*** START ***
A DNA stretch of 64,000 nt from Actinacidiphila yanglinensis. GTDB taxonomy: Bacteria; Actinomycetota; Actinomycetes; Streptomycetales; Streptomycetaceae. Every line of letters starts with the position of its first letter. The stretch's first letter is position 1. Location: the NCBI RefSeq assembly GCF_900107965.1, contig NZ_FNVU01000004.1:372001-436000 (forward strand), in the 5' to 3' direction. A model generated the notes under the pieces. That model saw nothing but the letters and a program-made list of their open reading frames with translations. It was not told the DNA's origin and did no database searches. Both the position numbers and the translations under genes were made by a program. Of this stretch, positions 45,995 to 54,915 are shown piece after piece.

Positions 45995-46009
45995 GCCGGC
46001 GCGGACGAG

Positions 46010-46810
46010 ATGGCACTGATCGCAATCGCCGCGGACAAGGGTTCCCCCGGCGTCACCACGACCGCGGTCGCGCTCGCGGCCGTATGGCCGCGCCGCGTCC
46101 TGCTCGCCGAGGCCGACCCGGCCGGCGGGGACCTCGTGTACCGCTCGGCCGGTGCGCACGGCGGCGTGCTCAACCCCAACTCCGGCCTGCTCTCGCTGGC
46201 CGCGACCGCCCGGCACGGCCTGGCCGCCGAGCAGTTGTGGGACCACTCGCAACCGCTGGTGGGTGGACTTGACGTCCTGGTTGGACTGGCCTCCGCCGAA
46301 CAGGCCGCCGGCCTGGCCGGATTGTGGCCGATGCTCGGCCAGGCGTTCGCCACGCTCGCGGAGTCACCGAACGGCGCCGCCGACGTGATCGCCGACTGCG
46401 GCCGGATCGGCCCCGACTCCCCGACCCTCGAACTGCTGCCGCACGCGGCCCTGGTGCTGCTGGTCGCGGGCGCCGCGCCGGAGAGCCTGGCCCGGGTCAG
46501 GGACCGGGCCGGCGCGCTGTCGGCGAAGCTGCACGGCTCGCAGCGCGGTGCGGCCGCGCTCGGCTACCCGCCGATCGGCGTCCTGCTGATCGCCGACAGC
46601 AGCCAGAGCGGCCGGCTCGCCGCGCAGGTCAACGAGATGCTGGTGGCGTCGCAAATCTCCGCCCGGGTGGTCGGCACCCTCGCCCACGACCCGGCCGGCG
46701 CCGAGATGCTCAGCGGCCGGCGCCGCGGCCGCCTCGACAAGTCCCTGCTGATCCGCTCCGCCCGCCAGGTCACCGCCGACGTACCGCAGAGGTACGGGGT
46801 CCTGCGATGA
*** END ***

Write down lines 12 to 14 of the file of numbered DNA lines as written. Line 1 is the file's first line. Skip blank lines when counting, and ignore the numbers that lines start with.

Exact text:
46601 AGCCAGAGCGGCCGGCTCGCCGCGCAGGTCAACGAGATGCTGGTGGCGTCGCAAATCTCCGCCCGGGTGGTCGGCACCCTCGCCCACGACCCGGCCGGCG
46701 CCGAGATGCTCAGCGGCCGGCGCCGCGGCCGCCTCGACAAGTCCCTGCTGATCCGCTCCGCCCGCCAGGTCACCGCCGACGTACCGCAGAGGTACGGGGT
46801 CCTGCGATGA